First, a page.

I list useful TCP, UDP ports, and ICMP message types in this appendix. A comprehensive list of registered TCP and UDP services may be found at http://www.iana.org/assignments/port-numbers. The nmap-services list of ports provided with Nmap is also a good reference, particularly for backdoors and other unregistered services.
TCP ports of interest from a remote security assessment perspective are listed in Table A-1. I have included references to chapters within this book, along with other details that I deem appropriate, including MITRE CVE references to known issues.
TCP port multiplexer, indicates the host is running IRIX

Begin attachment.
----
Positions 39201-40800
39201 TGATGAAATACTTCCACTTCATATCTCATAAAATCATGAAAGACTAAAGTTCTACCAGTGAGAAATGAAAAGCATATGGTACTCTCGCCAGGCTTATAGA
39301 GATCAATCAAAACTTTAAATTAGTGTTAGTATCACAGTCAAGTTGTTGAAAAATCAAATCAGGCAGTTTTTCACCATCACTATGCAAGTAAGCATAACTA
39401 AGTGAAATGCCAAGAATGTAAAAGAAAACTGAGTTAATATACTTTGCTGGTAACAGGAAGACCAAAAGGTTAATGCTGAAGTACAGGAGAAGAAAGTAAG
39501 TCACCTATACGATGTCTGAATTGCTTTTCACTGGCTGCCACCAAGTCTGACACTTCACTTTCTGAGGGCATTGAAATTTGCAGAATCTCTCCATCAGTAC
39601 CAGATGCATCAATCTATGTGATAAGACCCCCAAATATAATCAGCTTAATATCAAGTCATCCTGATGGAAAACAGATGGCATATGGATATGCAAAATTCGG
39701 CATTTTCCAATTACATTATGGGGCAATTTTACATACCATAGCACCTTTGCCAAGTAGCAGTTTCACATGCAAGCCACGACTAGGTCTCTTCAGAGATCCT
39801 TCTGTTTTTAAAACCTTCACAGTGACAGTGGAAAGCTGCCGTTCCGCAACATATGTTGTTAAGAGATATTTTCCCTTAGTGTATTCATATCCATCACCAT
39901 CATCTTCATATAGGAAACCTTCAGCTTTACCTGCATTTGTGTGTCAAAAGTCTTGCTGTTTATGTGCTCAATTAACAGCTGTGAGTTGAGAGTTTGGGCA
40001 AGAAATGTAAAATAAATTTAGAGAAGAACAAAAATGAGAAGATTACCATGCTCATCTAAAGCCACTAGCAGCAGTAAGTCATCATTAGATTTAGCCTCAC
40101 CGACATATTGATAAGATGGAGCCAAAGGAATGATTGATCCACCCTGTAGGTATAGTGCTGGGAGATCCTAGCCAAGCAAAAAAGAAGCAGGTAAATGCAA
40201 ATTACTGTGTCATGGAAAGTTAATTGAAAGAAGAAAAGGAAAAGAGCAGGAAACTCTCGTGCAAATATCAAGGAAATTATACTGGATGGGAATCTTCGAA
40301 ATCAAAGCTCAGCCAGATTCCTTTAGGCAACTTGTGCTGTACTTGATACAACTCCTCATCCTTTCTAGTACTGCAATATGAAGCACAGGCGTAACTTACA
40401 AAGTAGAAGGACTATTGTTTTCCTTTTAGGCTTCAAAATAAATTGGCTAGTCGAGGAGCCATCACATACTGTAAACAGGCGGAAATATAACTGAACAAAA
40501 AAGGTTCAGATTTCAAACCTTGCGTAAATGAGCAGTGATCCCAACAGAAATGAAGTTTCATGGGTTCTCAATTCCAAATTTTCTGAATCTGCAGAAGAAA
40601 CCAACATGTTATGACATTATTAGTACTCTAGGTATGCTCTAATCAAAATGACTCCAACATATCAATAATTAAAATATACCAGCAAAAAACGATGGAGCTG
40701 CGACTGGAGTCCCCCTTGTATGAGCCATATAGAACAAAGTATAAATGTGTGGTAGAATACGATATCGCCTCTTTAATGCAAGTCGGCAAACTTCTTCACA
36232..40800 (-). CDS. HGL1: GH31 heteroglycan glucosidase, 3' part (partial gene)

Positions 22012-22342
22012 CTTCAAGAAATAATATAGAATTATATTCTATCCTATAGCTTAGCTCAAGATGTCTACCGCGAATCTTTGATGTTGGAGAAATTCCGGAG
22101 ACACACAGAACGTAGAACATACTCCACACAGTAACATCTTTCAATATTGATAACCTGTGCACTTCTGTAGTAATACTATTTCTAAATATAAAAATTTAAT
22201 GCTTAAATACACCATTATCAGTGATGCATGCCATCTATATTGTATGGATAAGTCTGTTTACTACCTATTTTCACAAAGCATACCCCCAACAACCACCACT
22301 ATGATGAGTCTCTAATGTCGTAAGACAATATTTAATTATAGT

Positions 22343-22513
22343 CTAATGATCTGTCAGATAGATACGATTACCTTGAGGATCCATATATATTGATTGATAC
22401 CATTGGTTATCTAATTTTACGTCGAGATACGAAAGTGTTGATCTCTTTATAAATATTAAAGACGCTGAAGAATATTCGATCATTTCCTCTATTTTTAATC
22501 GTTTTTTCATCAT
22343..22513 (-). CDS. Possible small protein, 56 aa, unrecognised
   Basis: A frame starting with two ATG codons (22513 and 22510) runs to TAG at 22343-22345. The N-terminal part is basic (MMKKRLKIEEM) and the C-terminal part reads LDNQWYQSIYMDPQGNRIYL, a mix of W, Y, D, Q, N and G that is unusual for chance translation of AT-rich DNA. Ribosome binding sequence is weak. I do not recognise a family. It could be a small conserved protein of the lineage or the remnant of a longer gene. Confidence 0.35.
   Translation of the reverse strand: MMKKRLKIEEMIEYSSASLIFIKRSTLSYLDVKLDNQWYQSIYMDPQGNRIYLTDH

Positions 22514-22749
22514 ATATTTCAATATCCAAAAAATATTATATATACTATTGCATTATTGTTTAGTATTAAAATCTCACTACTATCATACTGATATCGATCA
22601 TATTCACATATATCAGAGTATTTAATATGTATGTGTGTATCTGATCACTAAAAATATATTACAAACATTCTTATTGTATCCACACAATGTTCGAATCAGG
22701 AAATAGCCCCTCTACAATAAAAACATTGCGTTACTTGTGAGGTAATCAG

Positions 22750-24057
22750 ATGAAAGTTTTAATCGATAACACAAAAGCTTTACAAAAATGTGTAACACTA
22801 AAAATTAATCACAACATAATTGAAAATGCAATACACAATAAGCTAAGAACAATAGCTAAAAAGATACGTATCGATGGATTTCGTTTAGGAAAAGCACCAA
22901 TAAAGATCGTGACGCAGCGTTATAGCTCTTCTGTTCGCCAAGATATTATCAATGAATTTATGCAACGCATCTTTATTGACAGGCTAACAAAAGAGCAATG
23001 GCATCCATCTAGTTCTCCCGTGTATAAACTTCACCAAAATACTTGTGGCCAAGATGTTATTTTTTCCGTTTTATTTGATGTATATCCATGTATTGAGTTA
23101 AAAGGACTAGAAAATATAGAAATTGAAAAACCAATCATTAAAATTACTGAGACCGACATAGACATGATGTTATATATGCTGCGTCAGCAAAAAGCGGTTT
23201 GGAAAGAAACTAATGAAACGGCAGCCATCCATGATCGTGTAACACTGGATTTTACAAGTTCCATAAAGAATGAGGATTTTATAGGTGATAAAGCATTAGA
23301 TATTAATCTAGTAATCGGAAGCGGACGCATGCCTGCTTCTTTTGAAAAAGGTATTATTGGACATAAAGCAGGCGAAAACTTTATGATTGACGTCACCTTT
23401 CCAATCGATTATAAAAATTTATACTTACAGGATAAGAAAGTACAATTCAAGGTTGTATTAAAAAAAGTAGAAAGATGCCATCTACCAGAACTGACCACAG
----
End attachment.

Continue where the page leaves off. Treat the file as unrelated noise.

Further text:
System status service
Network status service
File Transfer Protocol (FTP) service; see Chapter 8
Secure Shell (SSH); see Chapter 8
Telnet service; see Chapter 8
Simple Mail Transfer Protocol (SMTP); see Chapter 11
Microsoft WINS name service; see Chapter 5
WHOIS service; see Chapter 3
Domain Name Service (DNS); see Chapter 5
Finger service, used to report active users; see Chapter 5
Hypertext Transfer Protocol (HTTP); see Chapter 6
Kerberos distributed authentication mechanism
Linuxconf service, remotely exploitable under older Linux distributions; see CVE-2000-0017
Post Office Protocol 2 (POP2), rarely used
Post Office Protocol 3 (POP3); ...